Performance Art Redux

Topsy Turvy

Topsy Turvy

When I posted Polarized, in early May, I ended the blog with “More to come…,” so here it is at last, Topsy Turvy.  My dancer made it to the pole, as athletic as she was when she was approaching it, her lower body and abdominal strength in view, matching that upper body strength of the first painting.  

A shout out here to Whitney Browne for allowing me to use her gorgeous photos of these terrific athletes in action. Again, I was attracted to the sensuous curves of the dancer and the play of theatrical lights on her body…fun to paint! 

I have extolled the values of painting class before and was reminded of that the other day, when it was one of my painting friends who told me about the Brown University Poler Bears, a coed competitive pole dancing team with their own FaceBook page. If I ever paint another pole dancer, I might want to look for a male model…

Performance Art Redux

Topsy Turvy

Topsy Turvy

When I posted Polarized, in early May, I ended the blog with “More to come…,” so here it is at last, Topsy Turvy.  My dancer made it to the pole, as athletic as she was when she was approaching it, her lower body and abdominal strength in view, matching that upper body strength of the first painting.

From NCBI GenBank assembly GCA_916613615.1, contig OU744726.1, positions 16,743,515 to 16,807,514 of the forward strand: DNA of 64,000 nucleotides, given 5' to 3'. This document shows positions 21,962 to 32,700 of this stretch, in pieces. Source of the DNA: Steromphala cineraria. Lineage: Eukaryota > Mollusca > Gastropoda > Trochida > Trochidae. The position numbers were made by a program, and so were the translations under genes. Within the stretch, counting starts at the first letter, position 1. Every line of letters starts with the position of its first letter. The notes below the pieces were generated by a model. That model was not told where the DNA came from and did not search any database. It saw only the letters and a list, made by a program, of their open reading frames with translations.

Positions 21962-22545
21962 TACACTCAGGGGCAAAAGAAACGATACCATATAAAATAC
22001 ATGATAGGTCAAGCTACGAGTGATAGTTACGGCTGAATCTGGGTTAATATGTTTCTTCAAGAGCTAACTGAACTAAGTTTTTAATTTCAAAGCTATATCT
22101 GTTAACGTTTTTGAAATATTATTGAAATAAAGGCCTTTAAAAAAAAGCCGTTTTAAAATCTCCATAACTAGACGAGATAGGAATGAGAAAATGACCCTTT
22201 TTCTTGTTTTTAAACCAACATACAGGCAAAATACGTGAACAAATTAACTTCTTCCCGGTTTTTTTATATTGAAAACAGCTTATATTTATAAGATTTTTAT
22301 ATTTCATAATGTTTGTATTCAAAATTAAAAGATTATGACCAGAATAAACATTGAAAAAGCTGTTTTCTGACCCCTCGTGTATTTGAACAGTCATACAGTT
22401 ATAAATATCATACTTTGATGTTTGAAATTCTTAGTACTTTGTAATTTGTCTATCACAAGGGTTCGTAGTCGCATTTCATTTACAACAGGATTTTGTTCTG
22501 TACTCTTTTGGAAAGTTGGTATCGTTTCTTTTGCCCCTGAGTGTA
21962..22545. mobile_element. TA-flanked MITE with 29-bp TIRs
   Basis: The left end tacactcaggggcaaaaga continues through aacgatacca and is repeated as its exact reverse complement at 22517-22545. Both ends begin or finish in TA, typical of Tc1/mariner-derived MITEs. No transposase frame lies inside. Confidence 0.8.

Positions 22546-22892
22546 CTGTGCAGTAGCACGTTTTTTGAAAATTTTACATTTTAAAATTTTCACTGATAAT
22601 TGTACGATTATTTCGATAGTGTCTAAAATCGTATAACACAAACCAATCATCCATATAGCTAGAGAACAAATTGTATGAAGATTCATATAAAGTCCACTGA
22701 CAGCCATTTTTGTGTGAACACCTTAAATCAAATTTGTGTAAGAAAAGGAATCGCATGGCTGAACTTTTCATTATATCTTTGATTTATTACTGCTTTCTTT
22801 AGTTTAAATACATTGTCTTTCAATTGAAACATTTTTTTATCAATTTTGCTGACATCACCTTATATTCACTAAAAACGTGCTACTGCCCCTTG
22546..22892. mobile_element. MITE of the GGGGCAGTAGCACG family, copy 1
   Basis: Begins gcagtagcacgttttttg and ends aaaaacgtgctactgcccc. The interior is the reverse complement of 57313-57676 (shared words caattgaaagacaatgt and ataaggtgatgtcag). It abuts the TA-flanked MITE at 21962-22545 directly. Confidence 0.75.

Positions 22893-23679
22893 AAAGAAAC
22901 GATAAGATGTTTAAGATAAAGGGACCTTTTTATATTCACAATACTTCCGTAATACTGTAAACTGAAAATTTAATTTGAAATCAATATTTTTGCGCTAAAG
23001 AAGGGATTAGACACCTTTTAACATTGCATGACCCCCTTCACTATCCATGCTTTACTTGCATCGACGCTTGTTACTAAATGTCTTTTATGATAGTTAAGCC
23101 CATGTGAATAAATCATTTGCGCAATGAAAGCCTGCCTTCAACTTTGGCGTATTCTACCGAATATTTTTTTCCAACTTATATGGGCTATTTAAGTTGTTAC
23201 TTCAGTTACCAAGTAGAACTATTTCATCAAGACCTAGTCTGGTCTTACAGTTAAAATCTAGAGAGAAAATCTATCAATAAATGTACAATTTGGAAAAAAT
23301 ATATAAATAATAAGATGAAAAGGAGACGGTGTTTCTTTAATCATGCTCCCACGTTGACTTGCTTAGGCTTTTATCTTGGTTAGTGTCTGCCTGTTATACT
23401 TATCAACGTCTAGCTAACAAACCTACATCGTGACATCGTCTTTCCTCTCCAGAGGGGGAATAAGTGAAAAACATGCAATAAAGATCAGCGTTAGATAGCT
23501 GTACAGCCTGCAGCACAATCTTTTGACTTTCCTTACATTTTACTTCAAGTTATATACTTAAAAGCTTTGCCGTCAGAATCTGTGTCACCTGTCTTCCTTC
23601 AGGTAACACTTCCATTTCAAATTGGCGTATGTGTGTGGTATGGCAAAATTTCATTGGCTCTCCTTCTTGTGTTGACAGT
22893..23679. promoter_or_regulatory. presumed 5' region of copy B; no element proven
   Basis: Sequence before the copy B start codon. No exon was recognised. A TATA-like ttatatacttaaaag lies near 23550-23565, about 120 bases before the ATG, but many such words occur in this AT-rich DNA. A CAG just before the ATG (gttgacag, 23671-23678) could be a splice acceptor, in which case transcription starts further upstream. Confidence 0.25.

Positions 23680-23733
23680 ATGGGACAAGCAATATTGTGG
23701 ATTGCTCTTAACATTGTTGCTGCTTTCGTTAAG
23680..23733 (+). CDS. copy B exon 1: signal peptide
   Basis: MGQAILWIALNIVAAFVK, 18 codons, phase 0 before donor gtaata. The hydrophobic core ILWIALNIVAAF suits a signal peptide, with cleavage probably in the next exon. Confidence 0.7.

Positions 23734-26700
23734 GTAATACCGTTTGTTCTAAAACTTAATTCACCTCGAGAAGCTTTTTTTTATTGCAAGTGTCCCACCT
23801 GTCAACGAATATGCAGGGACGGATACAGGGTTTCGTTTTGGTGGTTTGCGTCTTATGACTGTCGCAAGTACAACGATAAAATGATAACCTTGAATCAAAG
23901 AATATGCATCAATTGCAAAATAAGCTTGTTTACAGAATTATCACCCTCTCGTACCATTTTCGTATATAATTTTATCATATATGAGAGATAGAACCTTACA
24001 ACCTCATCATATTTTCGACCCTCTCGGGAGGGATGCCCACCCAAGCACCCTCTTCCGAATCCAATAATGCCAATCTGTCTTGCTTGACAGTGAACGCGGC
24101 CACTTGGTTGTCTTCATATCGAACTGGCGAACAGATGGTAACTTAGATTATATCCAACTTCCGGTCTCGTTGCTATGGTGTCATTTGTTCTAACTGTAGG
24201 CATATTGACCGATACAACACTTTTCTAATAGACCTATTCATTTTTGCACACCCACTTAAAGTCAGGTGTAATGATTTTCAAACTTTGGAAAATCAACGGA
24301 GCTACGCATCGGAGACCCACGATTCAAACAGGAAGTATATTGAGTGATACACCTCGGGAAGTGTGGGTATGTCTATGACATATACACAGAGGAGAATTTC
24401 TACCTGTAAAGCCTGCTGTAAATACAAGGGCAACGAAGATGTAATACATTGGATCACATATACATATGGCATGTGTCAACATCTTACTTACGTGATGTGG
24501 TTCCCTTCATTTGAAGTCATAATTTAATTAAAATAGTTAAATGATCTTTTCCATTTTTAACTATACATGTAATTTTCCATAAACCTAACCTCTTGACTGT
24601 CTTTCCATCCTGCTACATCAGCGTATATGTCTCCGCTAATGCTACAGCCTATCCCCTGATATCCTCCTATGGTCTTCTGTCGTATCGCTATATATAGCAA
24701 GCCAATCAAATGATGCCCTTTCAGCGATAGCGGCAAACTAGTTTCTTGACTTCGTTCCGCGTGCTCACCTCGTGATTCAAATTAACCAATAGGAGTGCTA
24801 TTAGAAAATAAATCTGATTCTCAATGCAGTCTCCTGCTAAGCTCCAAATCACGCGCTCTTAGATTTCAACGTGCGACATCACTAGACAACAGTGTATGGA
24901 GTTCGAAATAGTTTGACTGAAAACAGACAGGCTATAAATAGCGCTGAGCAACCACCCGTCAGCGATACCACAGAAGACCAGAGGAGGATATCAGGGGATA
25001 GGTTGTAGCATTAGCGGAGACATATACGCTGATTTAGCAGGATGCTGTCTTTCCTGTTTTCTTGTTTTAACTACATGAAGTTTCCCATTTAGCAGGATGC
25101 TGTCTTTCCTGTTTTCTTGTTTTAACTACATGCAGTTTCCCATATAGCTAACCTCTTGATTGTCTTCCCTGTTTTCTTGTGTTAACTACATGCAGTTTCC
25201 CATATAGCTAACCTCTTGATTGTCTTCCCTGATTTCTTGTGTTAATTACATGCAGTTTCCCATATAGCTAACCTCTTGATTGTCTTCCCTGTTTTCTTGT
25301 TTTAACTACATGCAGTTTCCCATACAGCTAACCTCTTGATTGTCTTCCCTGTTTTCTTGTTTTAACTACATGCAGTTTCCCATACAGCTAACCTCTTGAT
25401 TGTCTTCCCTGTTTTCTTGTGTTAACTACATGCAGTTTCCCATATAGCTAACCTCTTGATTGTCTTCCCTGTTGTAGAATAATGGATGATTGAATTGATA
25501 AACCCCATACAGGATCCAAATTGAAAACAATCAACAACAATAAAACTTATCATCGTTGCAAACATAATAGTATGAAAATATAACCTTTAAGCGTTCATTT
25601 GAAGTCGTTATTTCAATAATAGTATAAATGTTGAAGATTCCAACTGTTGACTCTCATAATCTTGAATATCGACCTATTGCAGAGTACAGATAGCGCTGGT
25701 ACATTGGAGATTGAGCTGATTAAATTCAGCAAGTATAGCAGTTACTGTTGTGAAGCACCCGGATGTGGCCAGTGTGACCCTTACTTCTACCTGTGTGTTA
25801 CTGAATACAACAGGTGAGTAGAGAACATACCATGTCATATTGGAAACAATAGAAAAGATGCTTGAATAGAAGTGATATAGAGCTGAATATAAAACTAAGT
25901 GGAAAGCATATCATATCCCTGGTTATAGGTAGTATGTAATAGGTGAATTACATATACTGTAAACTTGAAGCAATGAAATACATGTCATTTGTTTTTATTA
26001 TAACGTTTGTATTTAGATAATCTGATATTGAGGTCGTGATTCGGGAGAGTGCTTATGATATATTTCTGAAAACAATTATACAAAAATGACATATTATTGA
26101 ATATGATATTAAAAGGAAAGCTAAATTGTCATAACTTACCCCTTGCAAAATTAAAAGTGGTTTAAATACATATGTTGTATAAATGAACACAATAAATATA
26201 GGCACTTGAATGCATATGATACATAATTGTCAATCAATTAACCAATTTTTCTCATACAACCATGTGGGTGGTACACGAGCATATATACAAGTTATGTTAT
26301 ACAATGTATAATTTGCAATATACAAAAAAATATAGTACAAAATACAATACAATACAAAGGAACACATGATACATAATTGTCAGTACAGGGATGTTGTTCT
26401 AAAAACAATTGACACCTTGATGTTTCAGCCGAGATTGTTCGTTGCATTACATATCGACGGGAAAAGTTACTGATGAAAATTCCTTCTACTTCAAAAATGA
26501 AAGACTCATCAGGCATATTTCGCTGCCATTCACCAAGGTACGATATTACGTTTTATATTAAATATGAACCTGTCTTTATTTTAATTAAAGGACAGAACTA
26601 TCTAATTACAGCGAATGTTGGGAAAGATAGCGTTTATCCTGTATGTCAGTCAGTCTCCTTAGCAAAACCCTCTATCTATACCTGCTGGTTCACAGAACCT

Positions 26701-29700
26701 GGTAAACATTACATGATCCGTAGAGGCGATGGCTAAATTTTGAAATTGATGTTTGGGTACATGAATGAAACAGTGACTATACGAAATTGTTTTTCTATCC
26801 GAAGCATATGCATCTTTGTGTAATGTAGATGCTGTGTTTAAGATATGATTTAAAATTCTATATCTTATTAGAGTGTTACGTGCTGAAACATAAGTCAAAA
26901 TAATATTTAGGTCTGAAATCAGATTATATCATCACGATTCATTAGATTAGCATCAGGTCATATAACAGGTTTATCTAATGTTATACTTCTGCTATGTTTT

Polarized

Polarized

A shout out here to Whitney Browne for allowing me to use her gorgeous photos of these terrific athletes in action. Again, I was attracted to the sensuous curves of the dancer and the play of theatrical lights on her body…fun to paint! 

I have extolled the values of painting class before and was reminded of that the other day, when it was one of my painting friends who told me about the Brown University Poler Bears, a coed competitive pole dancing team with their own FaceBook page. If I ever paint another pole dancer, I might want to look for a male model…

Love and Marriage

Rabbi Rich

Rabbi Rich